Not all architecture fits into the customary architectural styles. Architects often blended totally unrelated styles and sometimes created styles of their own. At the end of the nineteenth century, modern architecture was making its first beginning, but not before an architectural free-for-all known as Eclecticism burst upon the scene. Nowhere is this architectural grab bag more apparent than in the cemetery. Indeed, many mausoleums and funerary structures are a triumph of form over function. The closest type of architecture that these whimsical structures can be compared to is the follies of Victorian architecture. The Penguin Dictionary of Architecture defines a folly as a costly, but useless structure built to satisfy the whim of some eccentric and thought to show his folly.
In the early twentieth century influential architects advocated a return to Classical architecture. Various forms of Classical Revival architecture exist to this day. Some types almost exactly mirror their two-millennium-old cousins, but most are sleeker, more stripped down. In the cemetery, look for buildings that appear to be scaled-back versions of Classical architecture. There is an absence of or a spartan use of ornament. Columns are modestly scaled or engaged (attached to the structure).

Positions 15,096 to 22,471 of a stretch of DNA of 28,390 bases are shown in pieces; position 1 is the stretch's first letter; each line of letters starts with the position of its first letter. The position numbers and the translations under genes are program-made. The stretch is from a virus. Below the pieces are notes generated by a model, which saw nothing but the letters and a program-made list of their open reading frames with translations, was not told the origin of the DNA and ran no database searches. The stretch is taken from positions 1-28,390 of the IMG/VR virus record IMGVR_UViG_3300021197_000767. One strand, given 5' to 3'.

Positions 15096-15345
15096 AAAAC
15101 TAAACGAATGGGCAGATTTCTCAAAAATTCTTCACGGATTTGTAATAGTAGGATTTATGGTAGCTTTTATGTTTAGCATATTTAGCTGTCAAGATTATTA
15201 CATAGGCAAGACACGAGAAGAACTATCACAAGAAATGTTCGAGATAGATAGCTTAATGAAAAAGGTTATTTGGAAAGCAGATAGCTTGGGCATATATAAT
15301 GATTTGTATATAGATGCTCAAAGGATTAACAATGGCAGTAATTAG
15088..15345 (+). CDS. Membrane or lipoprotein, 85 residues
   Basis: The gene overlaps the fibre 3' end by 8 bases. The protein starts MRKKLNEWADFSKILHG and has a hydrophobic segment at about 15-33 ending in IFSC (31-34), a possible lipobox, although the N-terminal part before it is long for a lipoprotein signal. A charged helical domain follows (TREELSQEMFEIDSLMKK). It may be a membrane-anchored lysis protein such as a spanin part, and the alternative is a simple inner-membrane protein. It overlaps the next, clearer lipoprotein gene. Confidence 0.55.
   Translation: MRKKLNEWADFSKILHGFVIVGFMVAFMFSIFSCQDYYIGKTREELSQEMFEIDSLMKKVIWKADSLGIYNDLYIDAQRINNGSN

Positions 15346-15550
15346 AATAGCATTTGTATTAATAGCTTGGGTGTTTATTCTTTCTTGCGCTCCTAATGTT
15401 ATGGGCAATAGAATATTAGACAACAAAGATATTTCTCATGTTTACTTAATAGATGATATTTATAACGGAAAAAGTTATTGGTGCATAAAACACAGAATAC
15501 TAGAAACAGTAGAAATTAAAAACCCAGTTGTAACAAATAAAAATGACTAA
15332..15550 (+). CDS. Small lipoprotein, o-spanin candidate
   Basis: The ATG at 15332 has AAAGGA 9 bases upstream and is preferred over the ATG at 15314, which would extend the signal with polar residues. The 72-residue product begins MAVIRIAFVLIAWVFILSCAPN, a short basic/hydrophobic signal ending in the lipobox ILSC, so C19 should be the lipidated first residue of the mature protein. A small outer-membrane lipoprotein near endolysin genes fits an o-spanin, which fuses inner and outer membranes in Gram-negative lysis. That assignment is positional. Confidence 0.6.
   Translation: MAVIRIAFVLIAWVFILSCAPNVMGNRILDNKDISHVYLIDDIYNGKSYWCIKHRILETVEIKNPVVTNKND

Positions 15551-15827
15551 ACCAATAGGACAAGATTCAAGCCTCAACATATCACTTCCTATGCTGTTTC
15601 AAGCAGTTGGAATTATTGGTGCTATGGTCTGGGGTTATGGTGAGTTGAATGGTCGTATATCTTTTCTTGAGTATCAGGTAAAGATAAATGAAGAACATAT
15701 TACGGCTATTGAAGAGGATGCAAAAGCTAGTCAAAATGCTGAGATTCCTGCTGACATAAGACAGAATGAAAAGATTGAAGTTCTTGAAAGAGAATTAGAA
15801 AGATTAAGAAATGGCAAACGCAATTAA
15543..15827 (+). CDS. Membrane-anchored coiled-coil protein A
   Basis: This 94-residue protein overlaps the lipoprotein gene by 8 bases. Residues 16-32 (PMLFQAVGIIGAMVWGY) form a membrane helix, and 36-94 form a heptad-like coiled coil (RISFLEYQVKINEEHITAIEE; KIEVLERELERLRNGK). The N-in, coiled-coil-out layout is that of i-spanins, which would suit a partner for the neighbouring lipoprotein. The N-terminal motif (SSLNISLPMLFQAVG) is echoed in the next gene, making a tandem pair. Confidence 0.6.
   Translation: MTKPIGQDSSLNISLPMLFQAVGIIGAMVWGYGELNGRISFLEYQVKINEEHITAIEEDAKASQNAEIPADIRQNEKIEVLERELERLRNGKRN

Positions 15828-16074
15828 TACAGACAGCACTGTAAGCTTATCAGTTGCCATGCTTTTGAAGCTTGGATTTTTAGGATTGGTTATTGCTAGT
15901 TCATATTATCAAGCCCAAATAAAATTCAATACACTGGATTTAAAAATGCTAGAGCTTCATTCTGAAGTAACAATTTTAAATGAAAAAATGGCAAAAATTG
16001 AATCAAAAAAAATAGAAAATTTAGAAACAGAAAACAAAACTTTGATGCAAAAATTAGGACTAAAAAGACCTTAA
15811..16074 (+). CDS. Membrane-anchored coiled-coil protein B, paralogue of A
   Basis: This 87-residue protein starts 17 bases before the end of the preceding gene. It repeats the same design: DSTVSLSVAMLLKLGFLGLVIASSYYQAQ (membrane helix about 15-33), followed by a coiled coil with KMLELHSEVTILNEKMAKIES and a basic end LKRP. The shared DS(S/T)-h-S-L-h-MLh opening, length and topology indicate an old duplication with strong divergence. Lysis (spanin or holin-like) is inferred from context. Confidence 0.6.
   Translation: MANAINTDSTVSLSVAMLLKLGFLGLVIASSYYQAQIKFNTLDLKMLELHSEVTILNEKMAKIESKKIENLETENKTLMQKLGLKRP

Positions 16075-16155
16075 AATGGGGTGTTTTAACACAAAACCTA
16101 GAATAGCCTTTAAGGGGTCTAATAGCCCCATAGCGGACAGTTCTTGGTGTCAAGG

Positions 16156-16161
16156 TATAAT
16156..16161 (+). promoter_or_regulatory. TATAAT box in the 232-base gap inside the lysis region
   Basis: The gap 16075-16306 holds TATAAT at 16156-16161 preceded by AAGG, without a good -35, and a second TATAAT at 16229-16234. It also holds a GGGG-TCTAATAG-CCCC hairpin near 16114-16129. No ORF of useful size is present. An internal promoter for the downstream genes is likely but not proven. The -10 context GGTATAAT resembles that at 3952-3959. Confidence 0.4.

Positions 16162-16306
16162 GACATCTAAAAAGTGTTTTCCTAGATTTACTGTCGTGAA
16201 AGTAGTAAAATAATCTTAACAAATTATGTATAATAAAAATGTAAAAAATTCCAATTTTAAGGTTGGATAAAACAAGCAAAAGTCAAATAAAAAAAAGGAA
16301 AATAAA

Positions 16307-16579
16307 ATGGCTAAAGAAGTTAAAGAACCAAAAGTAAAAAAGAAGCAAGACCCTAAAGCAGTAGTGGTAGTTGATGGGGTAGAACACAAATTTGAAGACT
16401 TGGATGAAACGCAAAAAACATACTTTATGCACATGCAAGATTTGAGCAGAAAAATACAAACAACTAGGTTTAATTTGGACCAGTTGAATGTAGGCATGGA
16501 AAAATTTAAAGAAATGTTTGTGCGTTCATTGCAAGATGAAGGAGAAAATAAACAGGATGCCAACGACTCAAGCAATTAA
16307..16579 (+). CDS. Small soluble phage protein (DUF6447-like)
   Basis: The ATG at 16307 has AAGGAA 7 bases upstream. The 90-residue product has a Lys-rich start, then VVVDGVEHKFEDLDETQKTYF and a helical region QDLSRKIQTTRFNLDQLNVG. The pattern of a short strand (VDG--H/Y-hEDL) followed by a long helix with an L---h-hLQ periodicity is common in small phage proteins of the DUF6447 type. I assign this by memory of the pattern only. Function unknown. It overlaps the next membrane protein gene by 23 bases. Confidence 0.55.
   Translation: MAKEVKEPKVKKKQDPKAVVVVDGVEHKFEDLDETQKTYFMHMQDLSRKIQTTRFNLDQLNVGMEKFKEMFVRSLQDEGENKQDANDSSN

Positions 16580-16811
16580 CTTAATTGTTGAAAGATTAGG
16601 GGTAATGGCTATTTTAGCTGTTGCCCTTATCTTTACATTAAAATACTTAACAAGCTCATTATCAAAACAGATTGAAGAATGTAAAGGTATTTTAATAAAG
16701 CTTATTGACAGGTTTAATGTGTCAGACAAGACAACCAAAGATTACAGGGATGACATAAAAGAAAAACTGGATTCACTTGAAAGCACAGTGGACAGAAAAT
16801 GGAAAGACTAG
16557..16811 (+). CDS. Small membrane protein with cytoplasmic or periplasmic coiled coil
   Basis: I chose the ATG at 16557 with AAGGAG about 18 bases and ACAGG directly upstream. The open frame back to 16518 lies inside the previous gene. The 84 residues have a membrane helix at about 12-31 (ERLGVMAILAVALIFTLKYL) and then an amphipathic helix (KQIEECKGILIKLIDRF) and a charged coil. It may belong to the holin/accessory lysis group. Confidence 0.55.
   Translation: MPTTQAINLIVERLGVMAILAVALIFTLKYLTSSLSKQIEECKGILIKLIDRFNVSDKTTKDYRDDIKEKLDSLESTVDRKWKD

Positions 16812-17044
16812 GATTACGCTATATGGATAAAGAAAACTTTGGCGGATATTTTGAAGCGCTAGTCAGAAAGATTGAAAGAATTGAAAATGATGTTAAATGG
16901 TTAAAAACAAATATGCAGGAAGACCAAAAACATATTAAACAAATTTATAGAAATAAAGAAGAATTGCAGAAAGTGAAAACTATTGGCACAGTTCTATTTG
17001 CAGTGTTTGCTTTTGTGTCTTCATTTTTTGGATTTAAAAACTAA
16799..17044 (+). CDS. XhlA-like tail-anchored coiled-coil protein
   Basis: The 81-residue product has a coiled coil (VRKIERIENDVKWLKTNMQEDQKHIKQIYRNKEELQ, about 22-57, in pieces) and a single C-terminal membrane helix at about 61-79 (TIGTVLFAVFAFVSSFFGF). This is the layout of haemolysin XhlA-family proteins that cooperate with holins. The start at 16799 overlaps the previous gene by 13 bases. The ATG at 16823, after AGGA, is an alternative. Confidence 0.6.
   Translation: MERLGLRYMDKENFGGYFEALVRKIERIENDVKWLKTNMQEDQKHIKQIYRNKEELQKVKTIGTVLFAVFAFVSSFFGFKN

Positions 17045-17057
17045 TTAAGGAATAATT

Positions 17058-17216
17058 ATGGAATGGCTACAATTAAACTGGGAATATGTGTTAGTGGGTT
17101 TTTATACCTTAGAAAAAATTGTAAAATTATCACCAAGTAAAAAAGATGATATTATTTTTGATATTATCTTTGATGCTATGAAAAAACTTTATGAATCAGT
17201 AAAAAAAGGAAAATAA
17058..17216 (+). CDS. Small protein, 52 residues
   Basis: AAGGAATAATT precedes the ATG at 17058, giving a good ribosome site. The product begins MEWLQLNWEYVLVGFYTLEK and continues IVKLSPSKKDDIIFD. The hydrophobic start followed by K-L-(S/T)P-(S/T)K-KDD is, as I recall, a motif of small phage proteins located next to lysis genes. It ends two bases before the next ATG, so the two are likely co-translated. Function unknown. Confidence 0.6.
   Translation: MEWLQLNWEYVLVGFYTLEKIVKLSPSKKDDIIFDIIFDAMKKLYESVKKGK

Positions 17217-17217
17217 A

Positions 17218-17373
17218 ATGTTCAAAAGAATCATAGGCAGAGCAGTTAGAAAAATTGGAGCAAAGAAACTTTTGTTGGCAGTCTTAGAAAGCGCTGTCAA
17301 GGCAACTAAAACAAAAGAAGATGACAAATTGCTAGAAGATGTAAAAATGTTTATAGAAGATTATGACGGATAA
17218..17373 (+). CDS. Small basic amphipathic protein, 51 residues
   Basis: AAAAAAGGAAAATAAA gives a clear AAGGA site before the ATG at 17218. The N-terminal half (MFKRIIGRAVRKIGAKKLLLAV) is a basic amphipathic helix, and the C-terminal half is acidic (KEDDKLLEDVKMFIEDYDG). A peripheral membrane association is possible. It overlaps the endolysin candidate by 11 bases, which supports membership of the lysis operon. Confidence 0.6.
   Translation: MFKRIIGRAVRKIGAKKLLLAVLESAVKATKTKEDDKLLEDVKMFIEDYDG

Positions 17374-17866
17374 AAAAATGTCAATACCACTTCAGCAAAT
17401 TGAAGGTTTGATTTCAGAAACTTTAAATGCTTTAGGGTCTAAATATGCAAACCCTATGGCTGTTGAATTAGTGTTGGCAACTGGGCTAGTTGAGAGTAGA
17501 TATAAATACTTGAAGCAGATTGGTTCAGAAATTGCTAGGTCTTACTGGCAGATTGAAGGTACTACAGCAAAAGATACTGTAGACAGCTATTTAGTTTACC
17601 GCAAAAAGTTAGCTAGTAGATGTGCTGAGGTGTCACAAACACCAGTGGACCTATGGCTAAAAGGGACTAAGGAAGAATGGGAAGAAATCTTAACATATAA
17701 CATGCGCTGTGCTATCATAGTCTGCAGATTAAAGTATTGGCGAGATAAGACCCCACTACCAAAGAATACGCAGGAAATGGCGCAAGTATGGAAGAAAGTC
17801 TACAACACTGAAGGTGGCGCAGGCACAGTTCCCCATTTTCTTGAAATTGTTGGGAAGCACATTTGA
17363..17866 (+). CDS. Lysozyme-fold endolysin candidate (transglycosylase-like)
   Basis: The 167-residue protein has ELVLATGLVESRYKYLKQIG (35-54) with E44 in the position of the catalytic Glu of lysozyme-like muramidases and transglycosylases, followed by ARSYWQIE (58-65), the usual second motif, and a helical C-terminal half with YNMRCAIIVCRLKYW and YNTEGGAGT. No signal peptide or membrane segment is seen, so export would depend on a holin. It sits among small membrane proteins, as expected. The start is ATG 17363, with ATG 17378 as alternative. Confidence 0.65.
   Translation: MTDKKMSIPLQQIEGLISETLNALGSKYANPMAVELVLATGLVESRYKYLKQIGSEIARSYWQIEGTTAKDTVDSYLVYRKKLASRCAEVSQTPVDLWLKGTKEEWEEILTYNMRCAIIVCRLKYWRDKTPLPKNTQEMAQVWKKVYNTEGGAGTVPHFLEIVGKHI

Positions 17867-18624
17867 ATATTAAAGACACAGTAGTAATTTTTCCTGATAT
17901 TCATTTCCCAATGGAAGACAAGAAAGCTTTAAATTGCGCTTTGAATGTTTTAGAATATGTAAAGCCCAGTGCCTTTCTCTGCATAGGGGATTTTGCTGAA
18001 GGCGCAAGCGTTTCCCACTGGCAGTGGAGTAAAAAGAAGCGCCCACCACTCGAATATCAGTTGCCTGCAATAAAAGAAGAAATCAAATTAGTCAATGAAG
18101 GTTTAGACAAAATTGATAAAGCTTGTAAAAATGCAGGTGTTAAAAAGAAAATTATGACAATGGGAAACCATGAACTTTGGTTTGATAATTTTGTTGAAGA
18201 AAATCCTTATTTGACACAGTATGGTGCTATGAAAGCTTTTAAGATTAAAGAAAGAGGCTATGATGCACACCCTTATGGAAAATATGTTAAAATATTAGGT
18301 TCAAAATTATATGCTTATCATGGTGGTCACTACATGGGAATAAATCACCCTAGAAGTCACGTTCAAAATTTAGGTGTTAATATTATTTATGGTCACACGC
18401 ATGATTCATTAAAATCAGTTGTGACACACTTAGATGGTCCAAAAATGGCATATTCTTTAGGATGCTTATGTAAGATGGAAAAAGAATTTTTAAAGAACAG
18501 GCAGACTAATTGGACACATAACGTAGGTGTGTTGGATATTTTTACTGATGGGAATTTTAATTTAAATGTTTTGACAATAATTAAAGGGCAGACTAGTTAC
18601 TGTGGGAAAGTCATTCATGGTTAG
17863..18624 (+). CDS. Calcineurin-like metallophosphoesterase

Warren, Mercy Otis (17281814) A patriot woman of letters during the Country Revolution and its aftermath, Mercy Otis Warren penned countless pieces of correspondence, poems, plays, essays, and a three-volume history of the Country Revolution. She was among the most significant intellectuals of the Revolution, male or female. Mercy Otis Warren and James Warren, her husband, descended from the earliest settlers of Massachusetts. She lived in Barnstable, Plymouth, and Milton, Massachusetts.
The third of thirteen children, in her childhood she learned both the domestic arts and a partial college preparatory curriculum. Warren was an adept student. Both her husband and her brother, James Otis, Jr. a Harvard graduate, encouraged her to develop her considerable intellect, and her family’s wealth gave her the means to do it. Her belief in Providence and the early republican activism of her brother James inspired her to write on public issues to an extent unusual for women of the era. Her role model was Catharine Macaulay.